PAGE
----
TRAVERSE CITY, Mich. -- Ford Motor Co. is strongly committed to hybrid vehicles, Phil Martens told the Management Briefing Seminars on Thursday.
Fords group vice president for product creation also endorsed combining hybrids with other advanced powertrain technologies, and said Ford would use hybrids to boost fuel economy rather than performance.
Hybrids generate terrific interest in the marketplace worldwide. Building hybrids also meets our internal mandate for sustainability, he said. Building hybrids is the right thing to do.
Fords coming Fusion hybrid will be a second generation hybrid, Martens said.
In the near term, he said, Wed like a (hybrid) powerpack system we could use in multiple vehicles around the world with Ford brands.
Martens said Fords planned hybrids would focus on improving fuel economy rather than boosting performance. We think thats where people in general are buying hybrids, he said. We dont have plans to do performance hybrids per se.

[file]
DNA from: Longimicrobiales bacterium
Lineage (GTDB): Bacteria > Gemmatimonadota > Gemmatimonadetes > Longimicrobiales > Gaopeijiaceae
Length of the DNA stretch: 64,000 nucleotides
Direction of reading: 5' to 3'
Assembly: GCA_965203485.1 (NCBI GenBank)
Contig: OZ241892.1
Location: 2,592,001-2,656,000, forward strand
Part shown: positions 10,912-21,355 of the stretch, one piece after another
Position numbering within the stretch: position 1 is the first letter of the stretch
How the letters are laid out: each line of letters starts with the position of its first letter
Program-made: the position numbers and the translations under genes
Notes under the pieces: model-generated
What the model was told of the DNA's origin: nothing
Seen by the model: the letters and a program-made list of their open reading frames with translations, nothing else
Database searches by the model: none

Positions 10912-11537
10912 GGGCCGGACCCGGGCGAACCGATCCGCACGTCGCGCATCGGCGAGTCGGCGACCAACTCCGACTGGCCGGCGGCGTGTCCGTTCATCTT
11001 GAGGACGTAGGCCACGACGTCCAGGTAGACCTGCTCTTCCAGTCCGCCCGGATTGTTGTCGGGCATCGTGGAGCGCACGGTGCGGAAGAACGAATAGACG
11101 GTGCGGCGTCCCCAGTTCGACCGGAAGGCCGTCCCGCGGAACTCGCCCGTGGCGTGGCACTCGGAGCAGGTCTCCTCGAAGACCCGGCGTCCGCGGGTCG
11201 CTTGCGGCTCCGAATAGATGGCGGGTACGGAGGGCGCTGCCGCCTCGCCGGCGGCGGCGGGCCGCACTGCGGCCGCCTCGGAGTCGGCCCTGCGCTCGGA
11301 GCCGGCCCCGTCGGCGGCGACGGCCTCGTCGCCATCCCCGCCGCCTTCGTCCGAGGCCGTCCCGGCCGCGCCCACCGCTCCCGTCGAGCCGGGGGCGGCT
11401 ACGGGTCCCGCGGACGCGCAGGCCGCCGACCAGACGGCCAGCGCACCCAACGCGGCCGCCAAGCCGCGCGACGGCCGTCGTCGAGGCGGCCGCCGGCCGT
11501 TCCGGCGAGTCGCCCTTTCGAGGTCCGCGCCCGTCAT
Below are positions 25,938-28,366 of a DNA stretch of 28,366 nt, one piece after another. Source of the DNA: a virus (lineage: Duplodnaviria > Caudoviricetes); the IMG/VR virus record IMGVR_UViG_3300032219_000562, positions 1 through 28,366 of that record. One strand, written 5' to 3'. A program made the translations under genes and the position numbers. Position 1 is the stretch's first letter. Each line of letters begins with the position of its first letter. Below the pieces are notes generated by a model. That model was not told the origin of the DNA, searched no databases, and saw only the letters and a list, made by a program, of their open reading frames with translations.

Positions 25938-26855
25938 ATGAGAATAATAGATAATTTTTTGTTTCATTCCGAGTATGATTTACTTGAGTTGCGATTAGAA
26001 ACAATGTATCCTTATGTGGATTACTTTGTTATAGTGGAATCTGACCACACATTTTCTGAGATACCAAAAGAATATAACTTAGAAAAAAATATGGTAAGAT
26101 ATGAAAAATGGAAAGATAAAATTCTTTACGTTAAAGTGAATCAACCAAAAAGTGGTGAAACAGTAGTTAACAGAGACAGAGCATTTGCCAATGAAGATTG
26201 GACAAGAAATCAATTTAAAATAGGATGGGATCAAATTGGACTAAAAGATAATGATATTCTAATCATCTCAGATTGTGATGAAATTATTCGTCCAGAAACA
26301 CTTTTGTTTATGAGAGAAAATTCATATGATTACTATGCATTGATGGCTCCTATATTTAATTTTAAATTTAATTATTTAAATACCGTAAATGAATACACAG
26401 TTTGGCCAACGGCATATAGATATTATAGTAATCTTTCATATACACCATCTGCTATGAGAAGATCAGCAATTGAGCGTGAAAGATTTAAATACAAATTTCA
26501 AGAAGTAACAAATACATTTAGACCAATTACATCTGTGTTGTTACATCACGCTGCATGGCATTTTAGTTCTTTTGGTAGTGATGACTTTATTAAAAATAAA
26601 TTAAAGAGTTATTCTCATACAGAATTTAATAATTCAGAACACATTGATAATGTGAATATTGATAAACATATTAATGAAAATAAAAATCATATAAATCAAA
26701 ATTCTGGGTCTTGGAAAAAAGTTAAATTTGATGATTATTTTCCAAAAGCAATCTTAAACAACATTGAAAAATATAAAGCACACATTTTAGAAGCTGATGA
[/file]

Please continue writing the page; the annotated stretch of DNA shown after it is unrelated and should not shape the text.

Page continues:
There are a lot of people who want a (mid-sized or large) sedan that gets more than 40 mpg, he said.
Martens predicted an exploratory convergence of technologies over the next five to seven years. This could combine, say, a diesel-electric hybrid with a turbocharger. With such a combination, he said, youre approaching what a fuel cell does at a fraction of the cost.
Alternatively, direct-injection gasoline engines, used in hybrids with turbochargers, could provide similar fuel economy, performance and emissions as diesels, he said. But you can do it at lower cost.
Developing hybrids also changes Fords business practices, Martens said.
You have to do things differently. Software becomes a paramount measure for success. You have to do product development in a different cadence, he said.
You have to work with suppliers more closely than ever before. That is a tremendous opportunity to change the relationship, he said. Ford wants to work with two or three long-term suppliers and develop the technology base, he said.
Ford employees like working on hybrid technology, he said.
People want to be part of the hybrid team. But the shortage of qualified engineers capable of developing hybrids brings other problems.
Theres a lot of headhunting going on, Martens said. Its as bad as Ive ever seen it.
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